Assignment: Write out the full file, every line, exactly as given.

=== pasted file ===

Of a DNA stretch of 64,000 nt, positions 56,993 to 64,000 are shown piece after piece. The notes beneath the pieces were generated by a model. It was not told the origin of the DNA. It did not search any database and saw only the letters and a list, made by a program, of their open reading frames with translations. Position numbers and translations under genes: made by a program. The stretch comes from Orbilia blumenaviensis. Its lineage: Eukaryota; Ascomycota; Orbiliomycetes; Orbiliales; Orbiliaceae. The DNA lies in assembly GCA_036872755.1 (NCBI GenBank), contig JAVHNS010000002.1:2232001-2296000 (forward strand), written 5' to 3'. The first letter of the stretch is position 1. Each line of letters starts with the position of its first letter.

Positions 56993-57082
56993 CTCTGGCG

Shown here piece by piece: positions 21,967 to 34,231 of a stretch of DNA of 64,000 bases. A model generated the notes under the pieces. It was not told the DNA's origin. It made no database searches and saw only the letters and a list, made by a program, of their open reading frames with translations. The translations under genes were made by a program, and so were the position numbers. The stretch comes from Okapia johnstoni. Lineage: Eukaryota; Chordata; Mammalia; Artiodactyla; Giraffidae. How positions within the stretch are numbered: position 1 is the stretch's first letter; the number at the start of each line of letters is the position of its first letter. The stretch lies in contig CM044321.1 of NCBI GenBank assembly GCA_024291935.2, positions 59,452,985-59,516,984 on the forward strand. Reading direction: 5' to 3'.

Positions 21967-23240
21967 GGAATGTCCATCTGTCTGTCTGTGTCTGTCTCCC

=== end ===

Of a DNA stretch of 64,000 nt, positions 56,993 to 64,000 are shown piece after piece. The notes beneath the pieces were generated by a model. It was not told the origin of the DNA. It did not search any database and saw only the letters and a list, made by a program, of their open reading frames with translations. Position numbers and translations under genes: made by a program. The stretch comes from Orbilia blumenaviensis. Its lineage: Eukaryota; Ascomycota; Orbiliomycetes; Orbiliales; Orbiliaceae. The DNA lies in assembly GCA_036872755.1 (NCBI GenBank), contig JAVHNS010000002.1:2232001-2296000 (forward strand), written 5' to 3'. The first letter of the stretch is position 1. Each line of letters starts with the position of its first letter.

Positions 56993-57082
56993 CTCTGGCG

Shown here piece by piece: positions 21,967 to 34,231 of a stretch of DNA of 64,000 bases. A model generated the notes under the pieces. It was not told the DNA's origin. It made no database searches and saw only the letters and a list, made by a program, of their open reading frames with translations. The translations under genes were made by a program, and so were the position numbers. The stretch comes from Okapia johnstoni. Lineage: Eukaryota; Chordata; Mammalia; Artiodactyla; Giraffidae. How positions within the stretch are numbered: position 1 is the stretch's first letter; the number at the start of each line of letters is the position of its first letter. The stretch lies in contig CM044321.1 of NCBI GenBank assembly GCA_024291935.2, positions 59,452,985-59,516,984 on the forward strand. Reading direction: 5' to 3'.

Positions 21967-23240
21967 GGAATGTCCATCTGTCTGTCTGTGTCTGTCTCCC